whether they have adopted Mackey's twenty-five landmarks or not. not a Master. when elected and installed. tact. Mackey lists this requirement as his Tenth Landmark. but no Past Master. That must be done by the Master. although Lodges may be legally opened. may legally congregate the Lodge. the Senior Warden in the absence of the Master. a Warden in the East is still a Warden. opening and governing of a Lodge. the chairs being filled by temporary appointments. Mackey sets these forth substantially as follows: While a Master may use others than the Wardens in the conferring of the degrees. The Warden who presides in the absence of his superior officer may. as a general rule it is the Master who must be blamed if he cannot ' get along with" a faithful and tried officer to his immediate left. But the Junior Warden cannot assume the West without such Page 36 of 50 . diplomacy. Mackey further states that while the Senior Warden takes the East by right in the absence of the Master. in the absence of the Master. or absolve them of their responsibilities. if he desires. Perhaps no ancient usage and custom of the Fraternity is more universal than the government of Lodges by a Master and two Wardens. WARDENS The Wardens should be a Master's right hand left hands. or the Junior Warden in the absence of both. perhaps a young man. It is sometimes difficult for a new Master. to take from the hands of an old and respected Secretary work which generations of predecessors have shifted from their fingers to his. No other brethren in the Lodge have this power. the soothing oil of flattery and good nature. call a Past Master to the chair to preside for him. The Senior Warden presides in the absence of the Master. Not only are the Wardens essential to every Entered Apprentices'. as elsewhere in Lodge. set to labour and closed by the Master in the absence of the installed Wardens. While occasionally it is the Secretary's fault if the relations between his desk and the East are strained. But the Master has always the comfort of knowing that Grand Master (or Deputy) is behind him in "all his laudable undertakings" and that a good Secretary respects a Master who lives up to his job. TRIPARTITE The government of a Masonic Lodge is essentially tripartite. and the Junior Warden in the absence of both Master and Senior Warden. privilege or responsibility. Each officer is installed with a ceremony which gives him certain duties. may appoint the Junior Warden to fill an empty West. The Master. or Senior Warden acting as Master in the real Master's absence.The Master's Book – by Carl H. It is the Master's privilege to appoint brethren to stations temporarily unfilled. the Junior Warden does not take the West by right in the absence of the Senior Warden. Here. Fellow Crafts' or Master Masons' Lodge. Claudy will increase respect for the Oriental Chair and finish his year knowing he was what he was supposed to be – a leader. work wonders. duties and responsibilities. he cannot deprive the Wardens of their offices. all Grand Lodges recognize the Wardens as essential in the formation. but they have certain inherent powers.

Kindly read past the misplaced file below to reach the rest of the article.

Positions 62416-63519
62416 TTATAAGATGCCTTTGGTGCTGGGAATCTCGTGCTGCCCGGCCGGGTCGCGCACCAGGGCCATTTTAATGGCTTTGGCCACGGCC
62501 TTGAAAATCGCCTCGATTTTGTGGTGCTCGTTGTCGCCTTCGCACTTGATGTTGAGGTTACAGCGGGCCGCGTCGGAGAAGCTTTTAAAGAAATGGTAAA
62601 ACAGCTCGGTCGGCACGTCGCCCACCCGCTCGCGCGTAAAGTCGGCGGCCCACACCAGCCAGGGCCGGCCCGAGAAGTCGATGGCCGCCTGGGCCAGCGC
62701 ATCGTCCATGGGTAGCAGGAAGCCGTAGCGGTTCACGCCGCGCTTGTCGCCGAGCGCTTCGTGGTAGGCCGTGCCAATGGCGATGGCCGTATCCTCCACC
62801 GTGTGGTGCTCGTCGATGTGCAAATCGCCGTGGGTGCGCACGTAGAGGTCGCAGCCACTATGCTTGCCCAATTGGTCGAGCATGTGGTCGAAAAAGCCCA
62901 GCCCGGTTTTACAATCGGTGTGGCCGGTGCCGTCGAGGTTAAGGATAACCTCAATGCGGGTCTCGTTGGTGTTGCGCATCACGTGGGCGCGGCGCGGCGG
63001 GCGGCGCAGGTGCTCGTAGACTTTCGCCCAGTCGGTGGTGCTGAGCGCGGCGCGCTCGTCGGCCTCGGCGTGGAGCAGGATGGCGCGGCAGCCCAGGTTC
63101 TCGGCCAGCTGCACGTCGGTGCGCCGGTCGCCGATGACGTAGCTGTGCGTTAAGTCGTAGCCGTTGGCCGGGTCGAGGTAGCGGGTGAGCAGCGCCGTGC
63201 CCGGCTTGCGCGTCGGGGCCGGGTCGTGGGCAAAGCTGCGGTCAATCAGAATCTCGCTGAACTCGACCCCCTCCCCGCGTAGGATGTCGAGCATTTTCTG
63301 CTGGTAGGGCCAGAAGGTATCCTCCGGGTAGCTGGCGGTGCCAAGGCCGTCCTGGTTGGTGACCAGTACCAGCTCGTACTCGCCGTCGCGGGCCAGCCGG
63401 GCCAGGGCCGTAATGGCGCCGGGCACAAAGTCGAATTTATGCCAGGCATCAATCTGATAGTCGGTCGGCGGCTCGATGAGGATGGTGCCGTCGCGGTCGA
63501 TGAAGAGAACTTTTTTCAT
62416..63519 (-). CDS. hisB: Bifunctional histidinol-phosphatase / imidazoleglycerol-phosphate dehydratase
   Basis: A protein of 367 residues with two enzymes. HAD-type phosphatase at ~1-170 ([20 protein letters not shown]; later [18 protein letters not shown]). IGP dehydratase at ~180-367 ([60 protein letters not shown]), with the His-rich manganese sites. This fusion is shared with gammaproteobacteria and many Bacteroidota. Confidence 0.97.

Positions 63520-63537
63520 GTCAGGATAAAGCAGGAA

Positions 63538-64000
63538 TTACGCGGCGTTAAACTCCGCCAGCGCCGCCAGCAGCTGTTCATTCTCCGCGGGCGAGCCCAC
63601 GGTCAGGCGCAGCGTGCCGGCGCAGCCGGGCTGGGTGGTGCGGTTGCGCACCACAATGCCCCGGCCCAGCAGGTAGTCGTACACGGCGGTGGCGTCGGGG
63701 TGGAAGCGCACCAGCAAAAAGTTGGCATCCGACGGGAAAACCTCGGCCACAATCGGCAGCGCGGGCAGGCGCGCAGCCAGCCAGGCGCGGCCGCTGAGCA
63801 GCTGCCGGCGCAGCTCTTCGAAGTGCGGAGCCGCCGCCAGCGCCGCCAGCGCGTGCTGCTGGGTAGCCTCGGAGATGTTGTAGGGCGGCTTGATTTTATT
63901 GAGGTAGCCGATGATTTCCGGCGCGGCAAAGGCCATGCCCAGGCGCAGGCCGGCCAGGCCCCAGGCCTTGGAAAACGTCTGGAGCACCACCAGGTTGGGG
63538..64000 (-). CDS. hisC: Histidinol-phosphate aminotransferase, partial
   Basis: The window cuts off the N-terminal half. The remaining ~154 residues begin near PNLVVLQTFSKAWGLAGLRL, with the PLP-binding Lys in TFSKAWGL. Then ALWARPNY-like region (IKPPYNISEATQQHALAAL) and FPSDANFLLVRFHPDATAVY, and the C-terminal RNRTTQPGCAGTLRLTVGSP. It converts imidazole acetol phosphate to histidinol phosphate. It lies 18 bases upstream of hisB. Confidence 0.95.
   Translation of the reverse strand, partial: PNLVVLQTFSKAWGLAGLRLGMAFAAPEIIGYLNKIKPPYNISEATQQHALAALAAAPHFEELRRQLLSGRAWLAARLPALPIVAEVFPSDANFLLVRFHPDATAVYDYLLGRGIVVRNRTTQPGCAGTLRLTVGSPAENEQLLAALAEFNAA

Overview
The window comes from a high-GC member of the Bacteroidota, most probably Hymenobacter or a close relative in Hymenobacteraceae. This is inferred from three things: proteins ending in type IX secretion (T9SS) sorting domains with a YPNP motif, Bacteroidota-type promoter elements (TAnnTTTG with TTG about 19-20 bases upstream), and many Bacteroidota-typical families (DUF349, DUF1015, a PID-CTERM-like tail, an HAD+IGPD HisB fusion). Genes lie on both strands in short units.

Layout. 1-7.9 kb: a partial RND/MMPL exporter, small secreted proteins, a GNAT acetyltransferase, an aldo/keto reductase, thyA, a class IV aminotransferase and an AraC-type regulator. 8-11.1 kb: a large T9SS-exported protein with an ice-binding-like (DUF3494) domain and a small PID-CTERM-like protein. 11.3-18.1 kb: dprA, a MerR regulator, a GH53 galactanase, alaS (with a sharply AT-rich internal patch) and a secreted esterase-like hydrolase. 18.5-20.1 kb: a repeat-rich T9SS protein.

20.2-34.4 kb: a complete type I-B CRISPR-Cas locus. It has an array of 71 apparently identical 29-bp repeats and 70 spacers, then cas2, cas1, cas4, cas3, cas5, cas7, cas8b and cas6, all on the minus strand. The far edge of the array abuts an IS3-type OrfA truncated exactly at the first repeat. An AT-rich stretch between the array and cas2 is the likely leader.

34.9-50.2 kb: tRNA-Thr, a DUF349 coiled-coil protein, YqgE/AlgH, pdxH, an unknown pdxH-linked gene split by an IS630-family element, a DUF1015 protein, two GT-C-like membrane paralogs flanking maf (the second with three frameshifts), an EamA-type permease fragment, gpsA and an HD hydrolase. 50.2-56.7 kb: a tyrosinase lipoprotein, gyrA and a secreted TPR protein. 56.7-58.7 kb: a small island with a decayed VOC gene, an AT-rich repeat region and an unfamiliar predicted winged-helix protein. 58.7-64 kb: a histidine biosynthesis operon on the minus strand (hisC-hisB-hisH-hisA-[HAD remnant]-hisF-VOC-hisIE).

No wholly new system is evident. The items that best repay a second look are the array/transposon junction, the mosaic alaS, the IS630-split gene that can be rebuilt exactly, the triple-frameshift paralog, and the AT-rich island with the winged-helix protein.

USE THEM The importance of the Wardens has been set forth at length that no Master plead ignorance of their vital importance in Lodge affairs. and its translations give the meaning of the word. If a Grand Lodge rules that in the absence of Master and both Wardens. It comes from the Saxon weardian. and not infrequently do. to watch. In the absence of the Master. Failing some unusual upset. the Senior Warden succeeds the Master. It is his duty to see that "none of the Craft convert the purposes of refreshment into intemperance and excess " which doubtless has a bibulous derivation. DUTIES The Government of the Craft by a Master and two Wardens cannot be too strongly emphasized. If we no longer drink wine at Lodge. the Junior Warden attains the East the following year. The Master who considers his Wardens as only less valuable than himself will leave his Lodge a legacy for which it may thank him for years to come. some local condition different from the general rule. to watch. to see. is the only brother who can assume the East and congregate the Lodge. make local regulations contrary to the Old Constitutions. to guard. in all countries. In France. even the Landmarks – the fundamental law of Masonry. The Junior Warden's duties are less important. under the Master. in Spain. he has a "proper officer" to carry his messages to the Junior Warden or elsewhere. generally adhered to. since it is his unpleasant duty. the second and third officers are premier and second Surveillant. coming from days when "refreshment" meant wine. in Italy. primo and secondo Sorvegliante. in Germany. the Old Charges. he observes the time. when present. Wardens become Masters. Both its derivation.The Master's Book – by Carl H. he is responsible for the conduct of the Lodge while at labour. the Senior Warden." When he uses it to enforce orders. open. the oldest Past Master present may congregate. but it is not in consonance with general Masonic practice. all the words meaning to overlook. In the natural course of events. Page 37 of 50 . erste and zwite Aufseher. we still have reason for this charge upon the Junior Warden. to keep ward. primer and segundo Vigilante. Claudy appointment. It is not only the right but the duty of the Senior Warden to "assist the Worshipful Master in opening and governing his Lodge. Grand Lodges may. and close the Lodge. MEANING Wardens are found in all bodies of Masonry. and calls the Lodge from labour to refreshment and refreshment to labour in due season at the orders of the Master. because he supervises the conduct of the Craft at refreshment. in all Rites. Thus runs the general law. to prefer charges against those guilty of Masonic misconduct. his setting maul or gavel is to be respected. that law is correct for that Grand Lodge. to observe.